Last week in CS 547 David Glowacki gave a talk about some technology that his lab developed which allowed people to use Kinect (and incidentally LeapMotion) to view the effect that their bodies - as sort of “force imprints” on a canvas (the background) - have on particles bouncing around arbitrarily. It was really interesting seeing a serious implementation of Kinect and LeapMotion that really seemed to have legs, since I’m generally kind of skeptical of the appeal of these full-body user interface devices (almost as much as I am about voice interfaces, although my opinion on that has been changing recently as I’ve biked to work/class and wanted to know things that only Siri could tell me).
None of that is why I’m writing this post. Or not really.
His talk was largely motivated by a prominent metaphor in his field where molecules are dancers, pirouetting and waltzing around each other as they get closer and ultimately bond. This metaphor is not only pervasive in the field of genetics where scientists try to understand how medicine bonds and passes through the system, but it’s informative as well; it provides a mental model for laypeople to understand the interactions of an esoteric system. It might also prompt some novel research questions that otherwise wouldn’t have been sparked had their researchers never been exposed to totally new ways of explaining biological systems at the microscopic level, but it’s hard to say for sure.
I was thinking, though, that in the highly structured network of academia, journal articles could give some good insight into the introduction of metaphors to unrelated fields. What could we learn about new terms and metaphors based on the circumstances surrounding their introductions? I suspect something interesting would emerge from these details. Off the top of my head, you could probably look at unique words in any given journal article and see if the word graph representing any of the unique words don’t match the word graph of those words in the general word corpus.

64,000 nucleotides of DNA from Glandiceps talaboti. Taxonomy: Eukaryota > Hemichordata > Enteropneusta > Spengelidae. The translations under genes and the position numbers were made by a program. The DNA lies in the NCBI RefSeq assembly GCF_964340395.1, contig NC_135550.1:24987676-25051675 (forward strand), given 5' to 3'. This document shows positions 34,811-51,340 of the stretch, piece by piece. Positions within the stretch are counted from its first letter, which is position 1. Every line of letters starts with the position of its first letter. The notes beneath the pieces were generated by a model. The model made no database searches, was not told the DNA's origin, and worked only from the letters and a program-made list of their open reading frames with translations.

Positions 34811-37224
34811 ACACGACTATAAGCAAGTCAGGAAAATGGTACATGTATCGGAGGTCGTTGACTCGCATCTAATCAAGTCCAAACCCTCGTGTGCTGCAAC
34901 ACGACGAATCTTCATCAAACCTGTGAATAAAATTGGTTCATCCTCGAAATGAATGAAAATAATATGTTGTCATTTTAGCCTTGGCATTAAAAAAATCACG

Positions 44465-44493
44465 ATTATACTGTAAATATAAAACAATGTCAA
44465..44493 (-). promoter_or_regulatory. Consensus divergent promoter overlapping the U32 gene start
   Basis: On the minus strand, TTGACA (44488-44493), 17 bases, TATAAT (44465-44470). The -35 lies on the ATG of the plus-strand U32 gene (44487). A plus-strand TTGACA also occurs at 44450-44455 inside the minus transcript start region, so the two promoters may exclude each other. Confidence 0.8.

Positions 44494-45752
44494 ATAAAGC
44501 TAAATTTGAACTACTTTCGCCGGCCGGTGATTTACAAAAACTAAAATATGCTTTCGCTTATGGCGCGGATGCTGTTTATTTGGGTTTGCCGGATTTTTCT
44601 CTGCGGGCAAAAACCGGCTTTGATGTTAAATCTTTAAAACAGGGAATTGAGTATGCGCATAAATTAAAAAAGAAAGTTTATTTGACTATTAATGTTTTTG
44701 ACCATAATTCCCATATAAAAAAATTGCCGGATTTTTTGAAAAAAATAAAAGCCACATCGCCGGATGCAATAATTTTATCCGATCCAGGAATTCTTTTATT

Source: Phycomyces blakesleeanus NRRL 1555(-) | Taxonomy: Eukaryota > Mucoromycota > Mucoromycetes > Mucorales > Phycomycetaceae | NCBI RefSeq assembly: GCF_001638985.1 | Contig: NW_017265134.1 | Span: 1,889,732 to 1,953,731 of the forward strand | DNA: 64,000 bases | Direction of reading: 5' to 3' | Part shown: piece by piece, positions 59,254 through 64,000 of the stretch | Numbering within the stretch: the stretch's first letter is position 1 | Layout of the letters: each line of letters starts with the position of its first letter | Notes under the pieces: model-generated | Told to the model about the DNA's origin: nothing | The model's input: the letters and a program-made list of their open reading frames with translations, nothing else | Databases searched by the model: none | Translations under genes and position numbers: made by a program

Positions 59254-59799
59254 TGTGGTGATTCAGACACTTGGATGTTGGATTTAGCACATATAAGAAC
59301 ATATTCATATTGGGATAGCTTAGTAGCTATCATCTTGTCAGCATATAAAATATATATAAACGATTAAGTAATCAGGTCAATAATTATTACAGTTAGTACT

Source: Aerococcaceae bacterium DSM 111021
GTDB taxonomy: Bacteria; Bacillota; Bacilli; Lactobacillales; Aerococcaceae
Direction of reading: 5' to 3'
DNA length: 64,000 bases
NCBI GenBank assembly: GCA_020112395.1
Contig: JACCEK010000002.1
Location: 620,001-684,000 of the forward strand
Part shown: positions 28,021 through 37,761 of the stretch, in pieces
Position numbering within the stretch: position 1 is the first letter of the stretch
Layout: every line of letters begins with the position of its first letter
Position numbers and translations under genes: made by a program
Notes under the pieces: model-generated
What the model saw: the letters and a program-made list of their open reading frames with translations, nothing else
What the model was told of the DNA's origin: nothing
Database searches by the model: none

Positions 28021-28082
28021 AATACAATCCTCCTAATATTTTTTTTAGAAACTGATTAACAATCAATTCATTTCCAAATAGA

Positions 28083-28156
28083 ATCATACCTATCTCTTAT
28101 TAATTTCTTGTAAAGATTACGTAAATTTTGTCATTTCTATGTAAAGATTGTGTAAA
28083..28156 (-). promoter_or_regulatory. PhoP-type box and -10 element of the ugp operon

I can give an example; if the word “pirouette” shows up a lot around the word “isomer” in some articles, but pirouette normally shows up surrounded by words like “dance”, “dressage”, “ballet”, etc… then we can infer that the word is a loaner. More importantly, we can identify these loan-words as soon as they get introduced to the lexicon of a certain field (again determined by the words used in a field, made easier by the fact that academics are nothing if not meticulous), and plot the success of a term’s adoption over time.
If this kind of approach has legs, it’d be interesting to see whether a model based on the data could predict adoption of a new term in a field. I suspect that some equation involving the term itself (the field and context of that term (if it’s borrowed from another field), its obscurity in the general population’s vocabulary, etc…) as well as the quality of the paper introducing the term (initially this would be determined by something like PageRank, a fairly conventional method for determining a paper’s impact involving the measurement of number of citations of that paper; later, one might develop a model predicting the cultural fit of a paper based on its adherence to established linguistic norms, especially within its subgroup - although my guess is that there’s no accounting for very high-impact papers).